Monday, September 16, 2013

when adoption is an option

my husband and i got married in 2006, we talked about postponing having children for two full years. we decided to start trying after our second wedding anniversary simply because pregnancy for us meant that the child is already "here". during these two years we talked about "options" and "what if's" so the topic of adoption was included in our discussions.

it turned out that we're both open to the idea, so we discussed it further over the course of these two years. then when we got pregnant with our first son we still tackled the subject of adoption and i was happy to find out that we were on the same page, we had nothing against the idea of adopting our second child.

our daughter arrived two years, two months and 22 days after her brother (24 days to be exact, but i like cute numbers that "rhyme"). this second pregnancy and our second child was a planned one, on our side, and a gift from God on His side. we had written a list of pros and cons of keeping the age difference between our children this small, another major decision that i'll talk about some other time, but the adoption option was still an open one for us, even after having a second child of our own.

we are both citizens of countries in the MENA region and we live there (here) too, so the homework ahead of us was to find an experienced lawyer who knows the ins and outs of adoption in Egypt, mainly because the main source of the constitution and law in Egypt is the Islamic Shari'a, there's no adoption in Islam, you can raise and take care of an orphan (the closest term for it could be foster parenting كفالة يتيم) but you can't register that child under your name as a legal son or daughter of yours. we still need to know our stand as a Christian couple who are planning to legally and fully adopt a child.

throughout our 7 years of marriage and 4 years of having children (one child then two) I've always imagined what it would be like to adopt a baby who is not our own. the first few things that come to mind are the following:

  • s/he won't look like us or resemble any of us as parents
  • s/he might (or surly will) face the society, and our Middle Eastern society is not an easy one when it comes to "unfamiliar" practices or decisions, and adoption is almost a taboo 
  • there's a risk of her/him having genetic problems, biological family history of diseases we're unaware of, inherited tendencies of behavioral problems...etc.
all of these are variables out of our control, but who said that we were in control when we decided to have children of our own? we surly did our part, and planned it so well, worked so hard on every single detail that was in our hands, but the actual "giving of birth" or "granting of life" was done to our children by an Almighty hand, so who are we to claim credit for it and count is as a factor not to adopt?

whenever i think of adoption i categorize my questions in two boxes, the first category applies to couples who haven't had kids of their own then they adopted a child (whether they had a biological child later on or not) and the second category applies to parents who already had biological kids then adopted a child afterwards.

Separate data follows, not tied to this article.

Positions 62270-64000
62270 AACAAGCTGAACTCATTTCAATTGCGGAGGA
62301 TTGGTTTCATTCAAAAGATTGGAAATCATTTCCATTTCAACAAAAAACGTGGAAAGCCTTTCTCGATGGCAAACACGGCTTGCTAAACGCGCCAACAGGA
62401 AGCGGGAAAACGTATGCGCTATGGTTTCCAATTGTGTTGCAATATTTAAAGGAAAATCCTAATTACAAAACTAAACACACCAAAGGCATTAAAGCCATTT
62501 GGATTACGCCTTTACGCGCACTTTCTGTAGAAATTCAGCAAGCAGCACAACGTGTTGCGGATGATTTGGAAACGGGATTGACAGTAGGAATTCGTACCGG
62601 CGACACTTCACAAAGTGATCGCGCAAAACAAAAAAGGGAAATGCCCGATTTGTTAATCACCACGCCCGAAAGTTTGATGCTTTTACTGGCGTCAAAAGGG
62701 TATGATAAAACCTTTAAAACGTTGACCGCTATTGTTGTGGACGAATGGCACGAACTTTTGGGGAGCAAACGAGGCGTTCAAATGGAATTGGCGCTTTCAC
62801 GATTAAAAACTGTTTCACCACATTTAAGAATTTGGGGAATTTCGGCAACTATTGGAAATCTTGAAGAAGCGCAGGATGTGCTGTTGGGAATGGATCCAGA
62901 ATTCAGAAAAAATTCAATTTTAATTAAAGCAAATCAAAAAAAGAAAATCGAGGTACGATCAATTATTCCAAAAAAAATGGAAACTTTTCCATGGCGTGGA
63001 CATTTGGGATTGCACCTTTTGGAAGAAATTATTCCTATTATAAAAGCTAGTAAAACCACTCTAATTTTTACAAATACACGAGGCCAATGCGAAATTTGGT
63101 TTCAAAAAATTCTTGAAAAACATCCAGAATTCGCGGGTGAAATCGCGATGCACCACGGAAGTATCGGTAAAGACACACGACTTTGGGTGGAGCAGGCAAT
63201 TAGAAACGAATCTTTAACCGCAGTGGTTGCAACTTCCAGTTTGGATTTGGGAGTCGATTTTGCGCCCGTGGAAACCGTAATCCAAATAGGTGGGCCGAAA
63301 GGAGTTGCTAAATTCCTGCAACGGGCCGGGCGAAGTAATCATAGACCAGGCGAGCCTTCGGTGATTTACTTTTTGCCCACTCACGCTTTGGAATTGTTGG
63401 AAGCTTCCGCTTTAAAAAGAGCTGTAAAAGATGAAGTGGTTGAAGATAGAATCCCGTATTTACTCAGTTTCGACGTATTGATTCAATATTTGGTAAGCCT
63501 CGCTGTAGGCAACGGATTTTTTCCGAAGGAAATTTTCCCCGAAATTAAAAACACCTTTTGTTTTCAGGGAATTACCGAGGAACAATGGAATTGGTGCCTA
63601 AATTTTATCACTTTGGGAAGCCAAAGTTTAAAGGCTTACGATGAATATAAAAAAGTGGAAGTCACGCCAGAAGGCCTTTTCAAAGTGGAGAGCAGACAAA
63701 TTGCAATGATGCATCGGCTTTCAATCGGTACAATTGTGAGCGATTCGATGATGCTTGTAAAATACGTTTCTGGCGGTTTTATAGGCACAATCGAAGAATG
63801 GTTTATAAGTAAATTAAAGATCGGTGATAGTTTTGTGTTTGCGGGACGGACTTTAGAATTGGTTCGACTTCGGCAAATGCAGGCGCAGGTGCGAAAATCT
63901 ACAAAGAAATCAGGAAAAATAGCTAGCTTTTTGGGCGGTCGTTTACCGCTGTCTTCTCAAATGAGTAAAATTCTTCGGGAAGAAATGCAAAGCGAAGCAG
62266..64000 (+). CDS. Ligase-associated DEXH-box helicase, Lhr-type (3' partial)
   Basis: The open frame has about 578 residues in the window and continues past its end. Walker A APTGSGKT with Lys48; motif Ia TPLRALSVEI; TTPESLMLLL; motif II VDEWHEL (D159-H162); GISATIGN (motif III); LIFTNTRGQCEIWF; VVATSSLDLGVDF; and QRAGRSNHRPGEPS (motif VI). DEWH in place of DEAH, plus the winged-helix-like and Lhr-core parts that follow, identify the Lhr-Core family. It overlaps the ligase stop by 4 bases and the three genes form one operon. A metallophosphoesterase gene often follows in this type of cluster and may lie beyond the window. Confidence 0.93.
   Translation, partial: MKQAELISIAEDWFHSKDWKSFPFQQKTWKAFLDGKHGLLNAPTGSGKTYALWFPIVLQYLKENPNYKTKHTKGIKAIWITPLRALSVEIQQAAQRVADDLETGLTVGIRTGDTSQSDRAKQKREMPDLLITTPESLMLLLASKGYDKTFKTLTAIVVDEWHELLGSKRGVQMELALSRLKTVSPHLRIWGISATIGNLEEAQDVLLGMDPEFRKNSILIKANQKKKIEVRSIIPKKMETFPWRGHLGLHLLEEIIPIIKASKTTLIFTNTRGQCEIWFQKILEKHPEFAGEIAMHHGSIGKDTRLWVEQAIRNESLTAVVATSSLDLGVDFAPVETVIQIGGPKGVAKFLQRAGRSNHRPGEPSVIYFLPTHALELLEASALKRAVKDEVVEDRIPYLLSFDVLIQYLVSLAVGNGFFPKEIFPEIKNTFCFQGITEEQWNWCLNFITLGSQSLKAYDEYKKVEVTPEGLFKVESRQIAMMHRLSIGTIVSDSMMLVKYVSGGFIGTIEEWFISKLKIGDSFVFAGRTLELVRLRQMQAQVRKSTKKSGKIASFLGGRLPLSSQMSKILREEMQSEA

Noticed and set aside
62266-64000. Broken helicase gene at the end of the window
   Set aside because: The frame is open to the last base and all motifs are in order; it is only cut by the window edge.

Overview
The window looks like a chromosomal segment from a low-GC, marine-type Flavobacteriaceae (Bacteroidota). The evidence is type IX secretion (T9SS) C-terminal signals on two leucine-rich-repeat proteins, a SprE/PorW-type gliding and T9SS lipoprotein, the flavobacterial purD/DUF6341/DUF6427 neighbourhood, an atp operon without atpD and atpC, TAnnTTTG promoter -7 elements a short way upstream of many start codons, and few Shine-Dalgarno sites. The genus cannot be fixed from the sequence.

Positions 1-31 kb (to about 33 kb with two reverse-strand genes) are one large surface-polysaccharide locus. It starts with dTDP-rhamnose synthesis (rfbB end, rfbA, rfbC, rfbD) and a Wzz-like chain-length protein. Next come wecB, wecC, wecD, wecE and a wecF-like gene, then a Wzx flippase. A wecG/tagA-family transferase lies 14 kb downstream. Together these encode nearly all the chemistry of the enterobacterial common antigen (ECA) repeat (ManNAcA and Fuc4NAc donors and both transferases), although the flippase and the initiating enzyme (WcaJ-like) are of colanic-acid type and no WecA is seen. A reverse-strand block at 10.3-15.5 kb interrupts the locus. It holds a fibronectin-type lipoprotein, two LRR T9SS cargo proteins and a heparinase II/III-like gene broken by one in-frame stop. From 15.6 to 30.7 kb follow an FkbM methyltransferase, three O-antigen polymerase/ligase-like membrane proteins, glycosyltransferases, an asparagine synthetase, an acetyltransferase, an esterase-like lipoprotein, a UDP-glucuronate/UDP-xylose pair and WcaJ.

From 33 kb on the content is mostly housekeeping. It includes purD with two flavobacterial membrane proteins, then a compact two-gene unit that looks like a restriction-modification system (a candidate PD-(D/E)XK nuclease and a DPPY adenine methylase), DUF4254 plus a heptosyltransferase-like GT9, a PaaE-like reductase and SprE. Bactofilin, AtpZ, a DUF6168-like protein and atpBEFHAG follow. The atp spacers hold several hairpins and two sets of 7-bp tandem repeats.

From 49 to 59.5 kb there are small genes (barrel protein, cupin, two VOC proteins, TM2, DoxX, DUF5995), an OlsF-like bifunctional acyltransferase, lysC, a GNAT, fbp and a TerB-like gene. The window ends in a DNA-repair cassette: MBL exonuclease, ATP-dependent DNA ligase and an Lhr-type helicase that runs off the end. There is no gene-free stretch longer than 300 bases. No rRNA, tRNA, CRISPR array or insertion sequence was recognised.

if we've tried for years and couldn't have a baby of our own, then there's the question of spoiling the child we're adopting, would we become "over-loving" parents? (if there's such a thing) like "over-protective" parents, which is a totally different issue.
if we already have kids and now adopted a child then we'll keep asking ourselves: is it ok to yell at or spank her/him just like we've done to their older siblings? should the boundaries of love and discipline be any different? would our families love and accept this child the way they did with THEIR biological grandchild/niece/nephew/cousin? how can we truly treat our adoptive child and biological one equally in terms of small daily details and major life-changing decisions? how can we introduce this new baby to her/his older siblings? ... i can go on and on with my questions...

of course there are the big questions of: IF and WHEN to tell the child that we're not her/his biological parents. IS adoption really what's BEST for this little human being? (or in other words: why isn't it better for her/him to stay at the orphanage or covenant or even on the street?) 

all we can do at the moment is collect data on the legal stand of adoption, and also collect real-life stories of people who walked this walk before us, what was their journey like, the ups and downs they've experienced (and still experience on a daily basis) so we haven't made a final decision yet, but for us adoption is an option, and we look at it from the perspective of living our life for a bigger cause, for a reason that goes beyond our limited mere existence. we know that we are already doing this through raising our two wonderful and amazing children, parenting IS ALREADY a big cause to live for. i personally love children and my original plan was to have 5 of them, yes as ironic as it sounds (if you've ready my posts about motherhood make sure not to fall off your chair because you're laughing so hard right now) i've made a final decision of no more pregnancies for me, i'm not willing to re-live the 18 months i've already survived miraculously. as for birth, then it's an even bigger NO, i don't want anyone to cut me open again to bring out a trapped little creature who has no other way out !!! 

but regardless of all this analysis and subjective perspective of mine, we prefer to put our adoption option in simple terms with a logical argument that goes like this: 
instead of "making" new children of our own, adding one more human being to the earth's population, why not raise an already existing child, who is a less fortunate dependent helpless little person?

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